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• Future Fantastic

Future Fantastic is a short television series hosted by Gillian Anderson (of X-Files fame) produced by the BBC and TLC in 1996. The series aims to show where the future may take us by comparing “predictions” from science fiction with real technological developments.  Its second episode focuses on robotics, and spends much of its 22 minutes on Asimov’s laws and clips from old movies like Metropolis.  A few recognizable scientists give their two cents on the future of robotics, including Red Whittaker and Hans Moravec.

Rodney Brooks even admits that his humanoid COG was inspired by HAL from 2001: A Space Odyssey, though Arthur C. Clarke concedes an artificial intelligence of that caliber probably won’t be possible until the year 2101.  Sadly Clarke passed away in 2008, so he never got to see IBM’s Watson defeat human champions in a round of Jeopardy!.  IBM has announced a new round of funding from DARPA for their cognitive computer project “SyNAPSE” as recently as this August (see press release).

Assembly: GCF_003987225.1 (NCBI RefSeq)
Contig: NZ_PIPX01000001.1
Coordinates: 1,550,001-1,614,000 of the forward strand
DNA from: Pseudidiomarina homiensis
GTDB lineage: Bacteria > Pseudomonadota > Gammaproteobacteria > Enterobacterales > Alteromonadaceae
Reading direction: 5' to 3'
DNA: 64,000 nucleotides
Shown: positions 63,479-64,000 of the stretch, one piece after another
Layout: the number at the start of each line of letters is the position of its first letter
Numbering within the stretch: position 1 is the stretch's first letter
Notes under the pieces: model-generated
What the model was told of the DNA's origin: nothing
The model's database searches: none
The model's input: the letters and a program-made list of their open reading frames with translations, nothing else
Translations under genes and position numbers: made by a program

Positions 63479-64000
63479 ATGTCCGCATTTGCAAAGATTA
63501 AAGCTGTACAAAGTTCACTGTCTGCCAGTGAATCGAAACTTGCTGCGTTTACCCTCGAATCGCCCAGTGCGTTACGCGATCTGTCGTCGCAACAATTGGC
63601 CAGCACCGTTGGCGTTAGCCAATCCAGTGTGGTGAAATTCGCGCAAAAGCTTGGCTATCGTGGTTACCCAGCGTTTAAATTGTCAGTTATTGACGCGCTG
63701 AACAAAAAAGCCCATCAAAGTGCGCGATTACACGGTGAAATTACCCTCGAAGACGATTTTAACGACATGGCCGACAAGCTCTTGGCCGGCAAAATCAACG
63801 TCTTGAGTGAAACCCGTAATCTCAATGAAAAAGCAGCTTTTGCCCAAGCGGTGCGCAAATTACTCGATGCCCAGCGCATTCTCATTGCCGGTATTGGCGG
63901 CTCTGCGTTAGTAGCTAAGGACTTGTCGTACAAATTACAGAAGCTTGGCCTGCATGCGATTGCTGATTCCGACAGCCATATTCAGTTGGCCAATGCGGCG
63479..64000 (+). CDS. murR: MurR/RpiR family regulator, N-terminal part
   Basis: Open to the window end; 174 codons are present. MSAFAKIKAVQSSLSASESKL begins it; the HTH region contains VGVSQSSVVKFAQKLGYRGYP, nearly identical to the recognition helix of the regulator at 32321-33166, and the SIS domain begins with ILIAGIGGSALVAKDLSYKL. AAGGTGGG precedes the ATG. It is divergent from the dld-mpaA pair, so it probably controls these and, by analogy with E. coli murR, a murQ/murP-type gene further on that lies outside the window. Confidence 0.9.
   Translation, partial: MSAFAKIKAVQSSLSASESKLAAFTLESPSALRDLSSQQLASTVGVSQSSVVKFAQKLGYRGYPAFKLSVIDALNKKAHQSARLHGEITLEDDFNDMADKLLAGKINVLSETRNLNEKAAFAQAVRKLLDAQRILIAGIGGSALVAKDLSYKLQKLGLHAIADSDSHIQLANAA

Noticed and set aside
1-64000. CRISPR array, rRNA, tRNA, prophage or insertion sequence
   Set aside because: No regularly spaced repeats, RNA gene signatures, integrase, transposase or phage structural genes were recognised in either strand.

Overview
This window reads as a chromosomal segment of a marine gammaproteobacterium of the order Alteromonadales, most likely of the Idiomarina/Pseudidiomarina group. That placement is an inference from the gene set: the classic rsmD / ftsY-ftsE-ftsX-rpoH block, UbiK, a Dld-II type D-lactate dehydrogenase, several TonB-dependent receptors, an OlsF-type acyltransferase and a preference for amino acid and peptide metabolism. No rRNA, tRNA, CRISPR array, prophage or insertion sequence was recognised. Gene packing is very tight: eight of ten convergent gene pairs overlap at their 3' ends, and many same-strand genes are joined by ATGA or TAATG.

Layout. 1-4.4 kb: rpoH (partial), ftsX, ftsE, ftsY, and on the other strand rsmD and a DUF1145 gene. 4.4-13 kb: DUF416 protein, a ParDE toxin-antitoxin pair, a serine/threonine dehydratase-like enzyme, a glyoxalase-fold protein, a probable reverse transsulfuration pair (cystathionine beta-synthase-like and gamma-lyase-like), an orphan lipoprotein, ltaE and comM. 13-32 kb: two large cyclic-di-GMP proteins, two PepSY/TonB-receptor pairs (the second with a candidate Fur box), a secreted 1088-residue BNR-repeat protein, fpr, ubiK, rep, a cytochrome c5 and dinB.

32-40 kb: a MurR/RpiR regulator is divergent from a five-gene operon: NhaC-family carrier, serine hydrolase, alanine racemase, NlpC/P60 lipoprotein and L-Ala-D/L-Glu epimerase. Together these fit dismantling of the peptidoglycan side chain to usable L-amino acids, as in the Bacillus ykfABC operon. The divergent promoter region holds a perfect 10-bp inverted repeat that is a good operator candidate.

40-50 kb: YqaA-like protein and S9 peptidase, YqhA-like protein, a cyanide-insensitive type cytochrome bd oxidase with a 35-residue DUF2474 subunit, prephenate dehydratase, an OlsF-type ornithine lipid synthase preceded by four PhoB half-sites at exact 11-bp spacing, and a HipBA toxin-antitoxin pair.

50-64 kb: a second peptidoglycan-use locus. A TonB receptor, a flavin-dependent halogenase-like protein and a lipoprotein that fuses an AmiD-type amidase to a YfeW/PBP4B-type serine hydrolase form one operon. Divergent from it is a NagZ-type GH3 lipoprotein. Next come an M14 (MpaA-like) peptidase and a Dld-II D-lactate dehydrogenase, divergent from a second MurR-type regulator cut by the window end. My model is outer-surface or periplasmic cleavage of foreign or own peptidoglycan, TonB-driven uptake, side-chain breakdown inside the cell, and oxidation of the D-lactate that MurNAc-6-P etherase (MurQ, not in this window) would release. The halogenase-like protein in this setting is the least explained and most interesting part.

There’s some footage of the Spring Turkey developed at MIT’s Leg Lab, which was considered the most life-like bipedal robot developed at that time, but Cog is the star of the episode’s segment on humanoids.  Despite being billed as an evolving robot that would continue to learn for years to come, it has been retired.  Honda’s humanoid robot P2 and the many others developed in Japan soon after largely stole his thunder (the P2 was unveiled in late 1996, well after this show had been filmed and edited, so it isn’t included).  The segment doesn’t touch on Japanese robots, which could have included various examples from Waseda University.

Of course, the episode wouldn’t be complete without trotting out the old doomsday scenario (straight out of Terminator 2: Judgment Day).  Thankfully soundbites from Brooks and Asimov keep things level headed.  If this episode of Future Fantastic is any indication, it’s not a particularly good series.  It’s the victim of bad timing (just before the humanoid robot boom), so there are much better documentaries about robots out there, with much more content.  I’m sure you can find ones devoted specifically to Isaac Asimov and Arthur C. Clarke if that’s what you’re after.  If you’re interested, you can view the episode on YouTube beginning with part 1 here.

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